SIOUX FALLS, S.D. — A federal judge on Monday declared South Dakota‘s same-sex marriage ban unconstitutional, but marriage licenses won’t be immediately issued because the ruling was put on hold pending a potential appeal.
U.S. District Judge Karen Schreier sided in favor of the six couples who filed the lawsuit in May in Sioux Falls. The lawsuit challenges a 1996 state law and a voter-approved 2006 constitutional amendment that ban gay marriage.
“Plaintiffs have a fundamental right to marry,” Schreier wrote. “South Dakota law deprives them of that right solely because they are same-sex couples and without sufficient justification.”
Attorney General Marty Jackley on Monday said the state will appeal the case to the 8th U.S. Circuit Court of Appeals, a conservative-leaning federal appeals court that in 2006 affirmed Nebraska‘s right to ban same-sex marriages.
“It remains the state’s position that the institution of marriage should be defined by the voters of South Dakota and not the federal courts,” Jackley said.
He said he’s obligated by law to defend both the state constitution and state statutes.
Article continues belowTwo other states – Arkansas and Missouri – already have appealed similar federal district court rulings to the 8th Circuit. This court is generally considered more conservative than others, said Adam Romero, senior counsel in the Williams Institute at the UCLA School of Law. However, Romero warned, judges “from all ideological perspectives” have tended to agree that state marriage bans are unconstitutional since the U.S. Supreme Court decision to strike down the Defense of Marriage Act in 2013.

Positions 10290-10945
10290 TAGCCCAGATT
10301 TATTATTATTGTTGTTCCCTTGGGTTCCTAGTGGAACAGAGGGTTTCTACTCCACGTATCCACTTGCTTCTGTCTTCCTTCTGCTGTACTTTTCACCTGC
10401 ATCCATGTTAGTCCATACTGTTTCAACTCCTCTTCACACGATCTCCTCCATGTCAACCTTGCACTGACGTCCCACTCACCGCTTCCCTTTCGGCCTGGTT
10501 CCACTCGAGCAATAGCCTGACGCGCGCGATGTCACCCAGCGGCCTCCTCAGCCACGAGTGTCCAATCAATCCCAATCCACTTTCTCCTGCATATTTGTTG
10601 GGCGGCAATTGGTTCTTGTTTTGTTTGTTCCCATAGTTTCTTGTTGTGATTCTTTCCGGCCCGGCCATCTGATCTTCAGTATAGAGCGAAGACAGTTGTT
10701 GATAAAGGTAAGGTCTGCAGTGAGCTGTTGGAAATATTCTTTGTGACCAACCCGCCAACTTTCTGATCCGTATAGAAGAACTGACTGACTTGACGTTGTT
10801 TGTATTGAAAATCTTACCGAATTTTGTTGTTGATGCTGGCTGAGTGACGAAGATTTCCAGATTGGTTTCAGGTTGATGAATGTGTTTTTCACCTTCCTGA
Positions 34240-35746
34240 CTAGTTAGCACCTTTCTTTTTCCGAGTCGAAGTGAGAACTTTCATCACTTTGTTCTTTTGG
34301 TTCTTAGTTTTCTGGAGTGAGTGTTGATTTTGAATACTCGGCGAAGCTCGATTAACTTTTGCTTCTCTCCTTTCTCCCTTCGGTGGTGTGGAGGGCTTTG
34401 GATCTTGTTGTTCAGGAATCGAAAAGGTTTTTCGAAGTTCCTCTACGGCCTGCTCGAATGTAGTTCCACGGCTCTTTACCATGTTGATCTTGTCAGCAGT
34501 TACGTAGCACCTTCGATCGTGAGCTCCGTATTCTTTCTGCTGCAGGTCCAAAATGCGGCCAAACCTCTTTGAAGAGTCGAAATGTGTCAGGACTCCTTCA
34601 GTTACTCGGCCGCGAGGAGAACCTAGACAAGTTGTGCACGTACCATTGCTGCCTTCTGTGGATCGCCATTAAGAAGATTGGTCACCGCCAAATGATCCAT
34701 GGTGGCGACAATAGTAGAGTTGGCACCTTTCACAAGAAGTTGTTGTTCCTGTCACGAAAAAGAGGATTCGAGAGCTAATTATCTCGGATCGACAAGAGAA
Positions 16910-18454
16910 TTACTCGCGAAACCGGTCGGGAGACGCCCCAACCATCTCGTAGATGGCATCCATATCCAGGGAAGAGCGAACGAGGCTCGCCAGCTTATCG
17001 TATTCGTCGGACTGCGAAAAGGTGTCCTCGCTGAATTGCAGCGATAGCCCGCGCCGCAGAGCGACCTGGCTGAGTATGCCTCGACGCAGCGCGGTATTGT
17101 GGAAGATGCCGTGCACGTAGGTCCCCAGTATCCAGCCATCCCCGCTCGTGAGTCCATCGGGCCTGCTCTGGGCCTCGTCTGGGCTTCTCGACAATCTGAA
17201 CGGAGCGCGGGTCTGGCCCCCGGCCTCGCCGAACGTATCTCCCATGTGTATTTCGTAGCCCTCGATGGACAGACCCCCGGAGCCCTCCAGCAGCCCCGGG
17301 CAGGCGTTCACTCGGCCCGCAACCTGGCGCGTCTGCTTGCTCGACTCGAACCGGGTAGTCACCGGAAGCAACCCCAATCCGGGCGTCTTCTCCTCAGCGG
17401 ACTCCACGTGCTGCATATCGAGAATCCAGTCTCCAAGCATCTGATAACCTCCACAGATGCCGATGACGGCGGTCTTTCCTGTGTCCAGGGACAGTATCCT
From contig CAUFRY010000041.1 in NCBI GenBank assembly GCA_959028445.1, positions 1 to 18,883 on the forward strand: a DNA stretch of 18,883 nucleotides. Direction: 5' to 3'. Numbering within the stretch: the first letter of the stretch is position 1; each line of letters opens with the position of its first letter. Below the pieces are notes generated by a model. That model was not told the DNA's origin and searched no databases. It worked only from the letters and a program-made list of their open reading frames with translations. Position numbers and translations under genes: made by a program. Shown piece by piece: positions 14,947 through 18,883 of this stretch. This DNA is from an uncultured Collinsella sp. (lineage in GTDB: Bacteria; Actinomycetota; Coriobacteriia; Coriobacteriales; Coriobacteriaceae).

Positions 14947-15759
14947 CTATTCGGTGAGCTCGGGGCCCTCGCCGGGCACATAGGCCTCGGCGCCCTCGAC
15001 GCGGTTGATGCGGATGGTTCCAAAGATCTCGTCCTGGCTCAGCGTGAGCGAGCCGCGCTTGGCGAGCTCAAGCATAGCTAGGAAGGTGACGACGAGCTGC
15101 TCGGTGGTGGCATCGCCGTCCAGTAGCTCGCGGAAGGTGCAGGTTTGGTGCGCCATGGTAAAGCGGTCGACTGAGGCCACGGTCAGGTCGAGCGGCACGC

“While it is impossible to predict what the court will ultimately do, given the large number of judges who have struck down same-sex marriage bans, we can assume that the 8th Circuit will give the marriage bans in this circuit a very, very close scrutiny,” Romero said.
The U.S. Supreme Court again is considering whether to hear a gay marriage case, and more appeals court rulings – especially if they conflict – could increase the likelihood the justices will do so.